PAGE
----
National Screen and Sound Archive of Wales preserves and celebrates the sound and moving image heritage of Wales, making it accessible to a wide range of users for enjoyment and learning. Its film collection reflects every aspect of the nation’s social, cultural and working life across the 20th century, giving a fascinating insight into Welsh filmmaking, both amateur and professional.
This film is part of Free
Spotlight: Welsh Sheep Farm
Machine threshing and the ancient arts of wheelwrighting, blacksmithing and ploughing are beautifully demonstrated here.
From the collection of:
Ion Trant and his wife Janet (nee Owen) farmed at Maesmawr Hall, near Welshpool, and here you will see lambs being sorted and weighed and happy pigs fed. The Trants also worked both the adjoining farm Cefn Du, where threshing is seen in progress, and Esgairdraenllwyn Farm, Llaithddu, Llandrindod, where Janet bred Hereford cattle crossed with Welsh Blacks – look out for the appealing black calves with white faces. Ploughing, wheelwrighting and blacksmithing also feature.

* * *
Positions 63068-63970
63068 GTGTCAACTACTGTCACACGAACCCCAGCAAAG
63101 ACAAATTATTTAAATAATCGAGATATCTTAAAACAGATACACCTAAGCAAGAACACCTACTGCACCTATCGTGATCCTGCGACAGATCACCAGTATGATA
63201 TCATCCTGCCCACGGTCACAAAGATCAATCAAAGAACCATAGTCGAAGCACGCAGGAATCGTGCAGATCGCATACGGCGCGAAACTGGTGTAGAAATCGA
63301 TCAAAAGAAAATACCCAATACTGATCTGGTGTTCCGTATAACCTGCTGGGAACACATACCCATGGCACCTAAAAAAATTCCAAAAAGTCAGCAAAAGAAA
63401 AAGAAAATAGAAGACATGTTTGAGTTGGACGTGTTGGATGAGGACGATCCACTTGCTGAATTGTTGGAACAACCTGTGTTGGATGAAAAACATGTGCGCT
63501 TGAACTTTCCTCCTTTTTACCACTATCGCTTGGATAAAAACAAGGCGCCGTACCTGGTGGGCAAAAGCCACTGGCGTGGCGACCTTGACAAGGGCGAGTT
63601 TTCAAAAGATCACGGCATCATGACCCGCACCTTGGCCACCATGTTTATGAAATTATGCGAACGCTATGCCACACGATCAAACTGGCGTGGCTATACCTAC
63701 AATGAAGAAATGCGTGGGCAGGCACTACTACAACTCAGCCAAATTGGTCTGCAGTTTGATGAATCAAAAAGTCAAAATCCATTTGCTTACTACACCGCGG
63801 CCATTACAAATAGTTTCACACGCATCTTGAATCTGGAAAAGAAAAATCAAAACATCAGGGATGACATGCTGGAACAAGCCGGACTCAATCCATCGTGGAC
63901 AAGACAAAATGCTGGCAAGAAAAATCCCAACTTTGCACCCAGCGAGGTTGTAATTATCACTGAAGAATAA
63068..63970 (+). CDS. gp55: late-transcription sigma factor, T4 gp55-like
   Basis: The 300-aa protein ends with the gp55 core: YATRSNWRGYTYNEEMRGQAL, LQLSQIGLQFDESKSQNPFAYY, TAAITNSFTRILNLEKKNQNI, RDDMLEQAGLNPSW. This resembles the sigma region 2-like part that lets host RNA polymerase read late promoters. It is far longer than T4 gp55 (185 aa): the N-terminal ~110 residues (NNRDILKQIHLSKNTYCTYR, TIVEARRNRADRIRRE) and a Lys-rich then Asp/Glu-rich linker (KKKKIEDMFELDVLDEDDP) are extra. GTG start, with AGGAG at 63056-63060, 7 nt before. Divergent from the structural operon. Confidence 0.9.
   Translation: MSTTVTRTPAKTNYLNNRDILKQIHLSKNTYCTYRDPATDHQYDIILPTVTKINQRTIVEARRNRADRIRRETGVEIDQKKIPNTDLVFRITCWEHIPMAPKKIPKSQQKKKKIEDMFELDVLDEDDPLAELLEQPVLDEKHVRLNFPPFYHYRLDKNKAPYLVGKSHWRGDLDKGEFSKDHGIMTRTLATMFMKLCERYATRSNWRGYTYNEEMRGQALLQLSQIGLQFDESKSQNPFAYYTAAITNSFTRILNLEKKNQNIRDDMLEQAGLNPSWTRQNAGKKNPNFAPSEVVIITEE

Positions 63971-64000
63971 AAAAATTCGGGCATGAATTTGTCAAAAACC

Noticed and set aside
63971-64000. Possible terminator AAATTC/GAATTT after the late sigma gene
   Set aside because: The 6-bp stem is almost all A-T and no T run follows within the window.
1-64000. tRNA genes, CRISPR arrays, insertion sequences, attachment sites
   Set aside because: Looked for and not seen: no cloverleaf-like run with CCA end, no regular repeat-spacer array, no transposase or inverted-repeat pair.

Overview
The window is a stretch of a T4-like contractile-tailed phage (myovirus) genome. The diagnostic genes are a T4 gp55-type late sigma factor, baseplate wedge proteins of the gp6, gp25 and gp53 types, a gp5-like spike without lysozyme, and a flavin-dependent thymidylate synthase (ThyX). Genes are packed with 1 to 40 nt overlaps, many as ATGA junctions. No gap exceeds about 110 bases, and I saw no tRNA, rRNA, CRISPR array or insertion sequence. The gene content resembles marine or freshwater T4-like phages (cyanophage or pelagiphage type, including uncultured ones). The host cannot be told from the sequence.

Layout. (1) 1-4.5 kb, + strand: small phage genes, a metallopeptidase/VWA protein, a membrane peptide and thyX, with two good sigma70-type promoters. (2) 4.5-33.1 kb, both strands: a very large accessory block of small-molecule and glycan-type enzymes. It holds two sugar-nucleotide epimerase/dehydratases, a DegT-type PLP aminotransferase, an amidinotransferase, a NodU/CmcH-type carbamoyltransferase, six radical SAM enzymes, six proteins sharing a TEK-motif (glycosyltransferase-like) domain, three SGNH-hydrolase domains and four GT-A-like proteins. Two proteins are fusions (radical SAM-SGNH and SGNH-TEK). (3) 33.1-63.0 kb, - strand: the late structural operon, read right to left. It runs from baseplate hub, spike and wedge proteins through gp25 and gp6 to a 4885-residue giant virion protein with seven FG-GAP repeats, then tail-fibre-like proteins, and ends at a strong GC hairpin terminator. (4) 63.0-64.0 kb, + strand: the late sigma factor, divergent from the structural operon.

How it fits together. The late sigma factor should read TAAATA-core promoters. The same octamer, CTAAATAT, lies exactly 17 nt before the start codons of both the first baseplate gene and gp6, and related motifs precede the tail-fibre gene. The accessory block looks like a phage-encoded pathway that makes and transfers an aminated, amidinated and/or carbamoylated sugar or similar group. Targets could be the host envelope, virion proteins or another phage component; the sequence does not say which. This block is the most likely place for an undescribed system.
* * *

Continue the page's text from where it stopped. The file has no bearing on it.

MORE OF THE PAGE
Ion Trant, brought up on Dovea Farm in Tipperary, Ireland, felt a gulf was emerging between town and country and welcomed school visits to the farms he ran with his wife, Janet Owen (Maesmawr Hall, Cefn Du, Esgairdraenllwyn). He also devised, filmed, edited and scripted the "Country Close-Up" series for children (BBC - 1956-62), often featuring his own three. As a result of this series, he was offered work as a freelance cameraman on the BBC's weekly farming programme and he also ventured further afield, travelling as cameraman with sports commentator Max Robertson to the West Indies and with George Cansdale, field naturalist and ex-Superintendent of London Zoo, to Palestine and Israel.